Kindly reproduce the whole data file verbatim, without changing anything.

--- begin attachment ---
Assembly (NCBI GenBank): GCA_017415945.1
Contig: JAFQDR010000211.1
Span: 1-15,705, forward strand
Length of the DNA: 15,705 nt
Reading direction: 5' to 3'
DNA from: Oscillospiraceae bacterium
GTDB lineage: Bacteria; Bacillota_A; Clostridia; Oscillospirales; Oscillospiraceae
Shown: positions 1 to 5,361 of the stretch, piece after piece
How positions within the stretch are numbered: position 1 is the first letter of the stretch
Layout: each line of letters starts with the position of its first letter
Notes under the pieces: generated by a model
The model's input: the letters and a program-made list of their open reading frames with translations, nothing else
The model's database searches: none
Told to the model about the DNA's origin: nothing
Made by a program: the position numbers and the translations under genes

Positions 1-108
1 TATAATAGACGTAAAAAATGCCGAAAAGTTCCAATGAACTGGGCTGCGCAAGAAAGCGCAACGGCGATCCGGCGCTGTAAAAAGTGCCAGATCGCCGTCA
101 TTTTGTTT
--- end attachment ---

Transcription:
Assembly (NCBI GenBank): GCA_017415945.1
Contig: JAFQDR010000211.1
Span: 1-15,705, forward strand
Length of the DNA: 15,705 nt
Reading direction: 5' to 3'
DNA from: Oscillospiraceae bacterium
GTDB lineage: Bacteria; Bacillota_A; Clostridia; Oscillospirales; Oscillospiraceae
Shown: positions 1 to 5,361 of the stretch, piece after piece
How positions within the stretch are numbered: position 1 is the first letter of the stretch
Layout: each line of letters starts with the position of its first letter
Notes under the pieces: generated by a model
The model's input: the letters and a program-made list of their open reading frames with translations, nothing else
The model's database searches: none
Told to the model about the DNA's origin: nothing
Made by a program: the position numbers and the translations under genes

Positions 1-108
1 TATAATAGACGTAAAAAATGCCGAAAAGTTCCAATGAACTGGGCTGCGCAAGAAAGCGCAACGGCGATCCGGCGCTGTAAAAAGTGCCAGATCGCCGTCA
101 TTTTGTTT